Members of the Islamic State in Iraq and the Levant (ISIL) have destroyed two historic mausoleums in the ancient city of Palmyra, Syria's top antiquities official said Wednesday, raising fears that the armed group could next target the town's famed Roman ruins.
Maamoun Abdulkarim, the head of the government's Antiquities and Museums Department, told [AP] that ISIL destroyed the grave of Mohammad Bin Ali, a descendant of Imam Ali, cousin of Islam's Prophet Muhammad... — Al Jazeera
Previously on Archinect:ISIS allegedly not interested in bulldozing Palmyra architecture but intends to "pulverize" statuesISIS militants seize control of ancient Syrian city of PalmyraAncient Syrian city of Palmyra under threat by ISISISIS continues destruction of ancient artefacts, burns Mosul...
In an apparent video message, ISIS forces occupying the ancient city of Palmyra and its environs have stated that they do not intend to bulldoze its architecture, but plan to “pulverize” unspecified statues that they believe have been worshipped by “heretics” in the past. [...] The veracity of the message cannot be independently confirmed, but it has been assumed to be authentic by specialists on the subject, including the journalist Hassan Hassan, co-author of “ISIS: Inside the Army of Terror.” — artinfo.com
Previously:ISIS militants seize control of ancient Syrian city of PalmyraAncient Syrian city of Palmyra under threat by ISISMeanwhile in Palmyra: ISIS executes more than 300 civilians in Syria’s Palmyra
Islamic State militants swept into the desert city of Palmyra in central Syria on Wednesday, and by evening were in control of it [...].
Palmyra has extra resonance, with its grand complex of 2,000-year-old colonnades and tombs, one of the world’s most magnificent remnants of antiquity [...] that has raised fears both locally and internationally that Palmyra, a United Nations world heritage site, could also suffer irrevocable damage. — nytimes.com
The ruins of an ancient city that have withstood centuries of conflict in the Syrian desert are now facing their greatest threat yet: the militants of the Islamic State.
Activists, officials and citizens of the city say ISIS has launched a prolonged assault on Palmyra, an "oasis in the desert" north of Damascus that the U.N. cultural agency UNESCO says contains the "monumental ruins of a great city that was one of the most important cultural centers of the ancient world." — mashable.com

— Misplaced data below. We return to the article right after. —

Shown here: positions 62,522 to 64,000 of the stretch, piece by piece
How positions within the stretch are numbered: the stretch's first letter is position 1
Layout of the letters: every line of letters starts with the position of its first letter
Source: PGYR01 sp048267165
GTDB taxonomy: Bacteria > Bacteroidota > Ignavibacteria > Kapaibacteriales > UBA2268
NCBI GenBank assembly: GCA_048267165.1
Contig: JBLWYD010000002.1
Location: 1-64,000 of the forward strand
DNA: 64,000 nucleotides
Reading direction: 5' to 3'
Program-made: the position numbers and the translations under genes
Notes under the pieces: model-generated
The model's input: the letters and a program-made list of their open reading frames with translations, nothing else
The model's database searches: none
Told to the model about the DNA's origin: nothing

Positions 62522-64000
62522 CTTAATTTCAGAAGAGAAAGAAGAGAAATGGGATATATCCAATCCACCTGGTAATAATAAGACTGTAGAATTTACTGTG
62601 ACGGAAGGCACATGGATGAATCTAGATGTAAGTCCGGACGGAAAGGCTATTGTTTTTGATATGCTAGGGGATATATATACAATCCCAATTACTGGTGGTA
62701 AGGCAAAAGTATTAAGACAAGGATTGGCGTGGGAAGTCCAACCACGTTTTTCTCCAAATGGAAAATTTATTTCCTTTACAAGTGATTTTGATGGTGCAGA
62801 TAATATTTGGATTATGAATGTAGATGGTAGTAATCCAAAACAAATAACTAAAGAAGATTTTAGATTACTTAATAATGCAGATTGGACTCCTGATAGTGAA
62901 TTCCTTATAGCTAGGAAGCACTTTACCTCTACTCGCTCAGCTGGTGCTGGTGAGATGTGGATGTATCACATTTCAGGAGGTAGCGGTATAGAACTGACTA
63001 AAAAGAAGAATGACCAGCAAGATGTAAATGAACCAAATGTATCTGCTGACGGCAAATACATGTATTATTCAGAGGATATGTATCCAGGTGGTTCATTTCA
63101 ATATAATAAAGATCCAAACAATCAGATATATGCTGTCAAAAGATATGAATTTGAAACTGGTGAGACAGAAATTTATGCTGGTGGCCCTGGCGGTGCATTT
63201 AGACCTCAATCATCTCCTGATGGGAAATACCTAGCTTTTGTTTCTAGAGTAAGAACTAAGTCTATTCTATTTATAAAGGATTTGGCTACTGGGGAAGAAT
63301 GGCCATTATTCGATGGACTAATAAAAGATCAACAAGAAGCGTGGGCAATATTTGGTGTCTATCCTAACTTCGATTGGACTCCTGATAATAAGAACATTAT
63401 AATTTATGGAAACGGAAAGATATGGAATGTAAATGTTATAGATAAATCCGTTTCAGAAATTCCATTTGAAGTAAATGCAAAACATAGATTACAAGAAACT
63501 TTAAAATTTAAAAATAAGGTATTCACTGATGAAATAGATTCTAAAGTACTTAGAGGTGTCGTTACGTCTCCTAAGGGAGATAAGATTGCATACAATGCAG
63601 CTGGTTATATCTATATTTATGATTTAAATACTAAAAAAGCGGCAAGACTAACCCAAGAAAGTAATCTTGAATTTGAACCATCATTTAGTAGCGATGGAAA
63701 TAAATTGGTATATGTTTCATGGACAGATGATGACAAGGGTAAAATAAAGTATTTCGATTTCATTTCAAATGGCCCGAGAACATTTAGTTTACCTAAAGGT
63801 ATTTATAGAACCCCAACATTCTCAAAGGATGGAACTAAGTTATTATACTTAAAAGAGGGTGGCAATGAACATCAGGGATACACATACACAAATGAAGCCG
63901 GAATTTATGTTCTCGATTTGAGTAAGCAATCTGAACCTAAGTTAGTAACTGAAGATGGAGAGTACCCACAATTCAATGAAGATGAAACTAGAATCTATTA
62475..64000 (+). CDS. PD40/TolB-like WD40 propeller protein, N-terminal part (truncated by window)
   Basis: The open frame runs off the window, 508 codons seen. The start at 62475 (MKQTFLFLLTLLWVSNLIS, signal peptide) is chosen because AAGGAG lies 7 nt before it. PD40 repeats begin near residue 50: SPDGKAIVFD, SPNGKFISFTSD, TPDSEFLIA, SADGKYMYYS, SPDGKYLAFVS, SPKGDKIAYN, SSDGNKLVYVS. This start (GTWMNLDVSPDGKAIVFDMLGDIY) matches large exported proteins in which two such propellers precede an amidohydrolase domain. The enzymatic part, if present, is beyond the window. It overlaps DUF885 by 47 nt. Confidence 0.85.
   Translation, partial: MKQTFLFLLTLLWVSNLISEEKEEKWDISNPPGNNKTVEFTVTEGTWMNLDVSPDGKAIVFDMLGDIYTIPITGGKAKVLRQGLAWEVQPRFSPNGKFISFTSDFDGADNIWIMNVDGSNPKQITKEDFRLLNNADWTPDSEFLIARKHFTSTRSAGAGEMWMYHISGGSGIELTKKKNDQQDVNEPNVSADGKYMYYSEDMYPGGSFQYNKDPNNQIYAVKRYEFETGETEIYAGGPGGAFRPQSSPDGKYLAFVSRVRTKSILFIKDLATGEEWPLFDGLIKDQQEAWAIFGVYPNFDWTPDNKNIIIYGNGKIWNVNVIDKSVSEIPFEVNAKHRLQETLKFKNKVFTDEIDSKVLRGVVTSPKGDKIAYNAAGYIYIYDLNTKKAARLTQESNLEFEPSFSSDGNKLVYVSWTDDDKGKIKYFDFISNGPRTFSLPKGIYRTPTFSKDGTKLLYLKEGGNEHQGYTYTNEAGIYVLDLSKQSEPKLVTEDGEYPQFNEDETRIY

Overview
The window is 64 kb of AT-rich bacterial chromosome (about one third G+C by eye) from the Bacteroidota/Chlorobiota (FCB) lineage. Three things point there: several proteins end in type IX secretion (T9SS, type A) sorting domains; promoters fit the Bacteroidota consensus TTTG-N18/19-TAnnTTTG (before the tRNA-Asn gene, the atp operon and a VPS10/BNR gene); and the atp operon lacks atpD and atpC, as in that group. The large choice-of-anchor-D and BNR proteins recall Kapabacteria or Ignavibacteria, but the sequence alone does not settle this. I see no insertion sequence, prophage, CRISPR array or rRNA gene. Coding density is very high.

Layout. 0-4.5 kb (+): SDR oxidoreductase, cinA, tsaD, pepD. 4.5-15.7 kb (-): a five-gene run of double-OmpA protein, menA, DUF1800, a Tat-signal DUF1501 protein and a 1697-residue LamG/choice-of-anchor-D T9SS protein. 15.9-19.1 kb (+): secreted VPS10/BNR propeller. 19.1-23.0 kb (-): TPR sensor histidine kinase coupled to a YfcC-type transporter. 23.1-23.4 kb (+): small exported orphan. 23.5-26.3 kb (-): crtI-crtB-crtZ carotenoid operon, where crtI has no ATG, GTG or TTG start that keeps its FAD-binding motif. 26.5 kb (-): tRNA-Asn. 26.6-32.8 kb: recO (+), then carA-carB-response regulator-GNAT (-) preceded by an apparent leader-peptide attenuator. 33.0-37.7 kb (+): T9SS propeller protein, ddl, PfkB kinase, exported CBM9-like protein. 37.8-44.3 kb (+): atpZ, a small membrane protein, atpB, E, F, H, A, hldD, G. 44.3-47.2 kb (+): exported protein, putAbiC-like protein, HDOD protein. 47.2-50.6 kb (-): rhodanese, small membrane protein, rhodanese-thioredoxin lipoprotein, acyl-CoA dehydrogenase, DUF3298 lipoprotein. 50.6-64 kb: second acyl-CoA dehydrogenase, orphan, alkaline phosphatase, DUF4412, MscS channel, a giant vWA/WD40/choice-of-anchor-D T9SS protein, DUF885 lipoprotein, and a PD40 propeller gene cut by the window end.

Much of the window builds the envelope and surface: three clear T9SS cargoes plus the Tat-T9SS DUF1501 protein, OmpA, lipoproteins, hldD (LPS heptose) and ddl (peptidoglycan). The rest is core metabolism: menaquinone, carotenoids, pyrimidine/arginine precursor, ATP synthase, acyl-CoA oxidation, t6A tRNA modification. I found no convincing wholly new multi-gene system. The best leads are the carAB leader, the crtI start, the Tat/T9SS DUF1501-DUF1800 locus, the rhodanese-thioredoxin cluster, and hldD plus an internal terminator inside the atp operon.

The US Army is looking to recruit the next generation of “Monuments Men and Women” to help preserve sites and cultural property in combat zones and to advise troops on heritage. [...] It is turning to museum directors, archaeologists and preservationists to fill these posts. [...]
With extremist groups such as Islamic State using the destruction of cultural heritage as a tool of war, such expertise is needed more than ever. — theartnewspaper.com
Sometimes it's easy to pretend that architecture exists outside of this world, erupting instead in the blank of a 3D space governed only by the laissez-fair laws of software. But sometimes a news headline will penetrate through this fog of imagination, appearing as a blazing light shining forth...
In the tents of Syrian refugees, stories abound and tragedies surround them daily... With the passage of time, a tent becomes a home and shelter, their only place in this limited world. When rain exhausts the roof of the tents and wind uproots them, the refugees agonize as much as they did over the destruction of their houses in al-Raqqa or Aleppo. “We may have grown accustomed to our tent. Some of us like it, and others still cannot stand it. Do you know how the world can become a tent?” — Al-Akhbar
As a result of the Syrian civil war, there are now 3 million Syrian refugees registered in neighboring countries — an exodus that began in March 2011 and shows no sign of abating, the United Nations refugee agency said on Friday. The record figure was 1 million refugees more than a year ago, and an additional 6.5 million are displaced within Syria, meaning that "almost half of all Syrians have now been forced to abandon their homes and flee for their lives," it said. — Al Jazeera
As the Islamic State rampages through Syria and Iraq, thousands are being displaced to add to the growing refugee population created by a civil war against Bashar al-Assad. The Islamic State actively uses infrastructure, specifically hydoinfrastructure, as a militaristic tactic exacerbating...